For the Ireland of Ages Past, Go to the Far North

By John Yacobian
Special to
(First published in 2004)

When people tell me they are headed for Ireland, I always encourage them to go north, to see Derry, Donegal, and Antrim, and usually my advice is ignored. I suppose that is not entirely a bad thing, as these virtually untouched places remain beautiful because they are largely undiscovered.

(Right: The author at Donegal's Horn Head.)

Derry is a unique gem in Ireland, with a population of more than 100,000, the second-largest city in the north and the fourth largest in Ireland. Walking around the walls that surround the old city, at every turn you feel what has happened not only 30 years ago, but 300 years past.

Gazing from the walls, you can see that Derry is a beautiful hilly place, straddling the River Foyle. It has been an important port, the last piece of Irish soil many emigrants touched before boarding ships for America. Inside those walls is an interesting and fascinating centuries-old city that is intact and real. You can be confident that what you are seeing and feeling is not there for you the tourist, but just there. Derry is easy to navigate with enough to see for a weekend or more.


To the west of Derry is the place many consider to be the most beautiful in Ireland. I would say Donegal might be one of the most beautiful places I have ever seen. Donegal is solitude, with beautiful, craggy mountains and steep cliffs dropping into the sea. There are quaint small towns punctuating the scenery, where you can find a pub with a pint and some Celtic music, but not much more.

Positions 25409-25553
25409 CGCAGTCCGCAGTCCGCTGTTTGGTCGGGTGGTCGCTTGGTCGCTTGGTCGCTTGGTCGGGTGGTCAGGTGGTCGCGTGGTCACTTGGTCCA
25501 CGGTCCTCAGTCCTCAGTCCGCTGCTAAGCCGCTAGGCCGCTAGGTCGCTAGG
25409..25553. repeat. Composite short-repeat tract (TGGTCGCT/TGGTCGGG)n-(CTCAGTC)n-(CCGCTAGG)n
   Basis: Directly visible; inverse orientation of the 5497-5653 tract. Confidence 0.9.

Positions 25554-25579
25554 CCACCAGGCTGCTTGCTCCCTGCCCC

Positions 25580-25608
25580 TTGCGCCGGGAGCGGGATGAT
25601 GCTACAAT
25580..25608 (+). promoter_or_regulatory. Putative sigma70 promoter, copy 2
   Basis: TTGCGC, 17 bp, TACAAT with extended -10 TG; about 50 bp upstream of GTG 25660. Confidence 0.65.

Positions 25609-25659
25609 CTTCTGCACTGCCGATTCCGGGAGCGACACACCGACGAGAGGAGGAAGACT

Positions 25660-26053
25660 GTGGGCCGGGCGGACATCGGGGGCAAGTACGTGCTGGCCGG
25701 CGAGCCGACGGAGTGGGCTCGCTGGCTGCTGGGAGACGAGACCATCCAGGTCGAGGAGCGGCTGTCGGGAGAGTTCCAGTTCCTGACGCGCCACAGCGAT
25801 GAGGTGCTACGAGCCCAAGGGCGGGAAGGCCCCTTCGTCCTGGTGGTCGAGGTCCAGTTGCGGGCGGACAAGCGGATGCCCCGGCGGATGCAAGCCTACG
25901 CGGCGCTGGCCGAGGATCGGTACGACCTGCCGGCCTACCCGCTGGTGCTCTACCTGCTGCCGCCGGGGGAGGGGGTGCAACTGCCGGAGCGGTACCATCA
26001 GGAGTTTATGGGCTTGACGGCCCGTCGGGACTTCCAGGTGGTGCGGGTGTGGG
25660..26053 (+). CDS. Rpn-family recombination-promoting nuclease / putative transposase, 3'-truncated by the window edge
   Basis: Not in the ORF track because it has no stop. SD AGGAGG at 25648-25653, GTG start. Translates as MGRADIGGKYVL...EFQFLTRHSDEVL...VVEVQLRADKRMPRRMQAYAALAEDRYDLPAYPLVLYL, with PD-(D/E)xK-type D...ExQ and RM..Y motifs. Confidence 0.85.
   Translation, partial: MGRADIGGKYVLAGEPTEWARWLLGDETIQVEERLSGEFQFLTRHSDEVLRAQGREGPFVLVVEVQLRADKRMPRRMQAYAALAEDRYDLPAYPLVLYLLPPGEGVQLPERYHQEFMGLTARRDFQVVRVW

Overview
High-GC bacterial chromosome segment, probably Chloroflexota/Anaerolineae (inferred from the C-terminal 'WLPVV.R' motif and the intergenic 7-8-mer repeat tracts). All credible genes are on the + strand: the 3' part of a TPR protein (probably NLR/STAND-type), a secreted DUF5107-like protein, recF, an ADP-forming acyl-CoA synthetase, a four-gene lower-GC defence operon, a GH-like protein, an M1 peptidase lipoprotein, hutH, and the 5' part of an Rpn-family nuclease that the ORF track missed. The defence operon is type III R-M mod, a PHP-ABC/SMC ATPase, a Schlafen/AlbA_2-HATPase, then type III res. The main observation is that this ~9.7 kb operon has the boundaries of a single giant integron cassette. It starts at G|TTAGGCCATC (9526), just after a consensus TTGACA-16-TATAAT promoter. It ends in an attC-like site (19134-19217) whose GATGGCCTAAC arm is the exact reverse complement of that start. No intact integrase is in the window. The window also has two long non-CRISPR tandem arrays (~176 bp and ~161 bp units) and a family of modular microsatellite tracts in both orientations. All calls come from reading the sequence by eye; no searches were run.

(Left: Yacobian, top, and Francisco Najera on the steep steps going down to the Giant's Causeway in Antrim.)

The highlight in Ireland for me was Horn Head. This is not a gentle place, but where the sea and the land meet in a violent, emotional crash. Spectacular cliffs rise hundreds of feet, almost straight up, from the surface of the water. Directly under my feet lie a plush carpet of verdant green, grass, heather, and heath, interrupted by the outcropping of rocks and stones. All around me, nothing but nature set out in the most beautifully indescribable way.

If you are looking to be pampered, then Donegal, Derry, and Antrim are not for you. If you are looking for the real Ireland and are willing to work a little bit to find it, then head north and you will not be disappointed.

John Yacobian, producer for Grace Pictures' "An Unreliable Witness," traces his interest in Northern Ireland to his first journey there. His career as a journalist started in Albany, N.Y., where he worked as a news producer for WRGB, where he met Grace Pictures founder and "An Unreliable Witness" director Michael McHugh. John later worked in London as a producer for APTN and then in New York City as a producer for CBS News. 


The History of Derry City

Maps of Derry City

'Bloody Sunday': 30 Years Later, Still Seeking Answers

This feature was edited by Gerry Regan and produced by Joseph E. Gannon. Copyright © 2004 John Yacobian.

Views: 275

Tags: Antrim, Derry, Donegal, John Yacobian, Travel, Ulster

Comment by Claire Fullerton on June 16, 2016 at 12:08am

Thank you for this post, and I, too, am a fan of Donegal, as well as the small towns nearby. One of my favorite trips I ever took in Ireland was a leisurely five days exploring the region from Galway to Donegal. Unexpectedly, we came upon a music festival in Ballyshannon, that I'll never forget. And oh, the rugged Cliffside terrain in windswept Donegal. So glad you called this to mind in this post.


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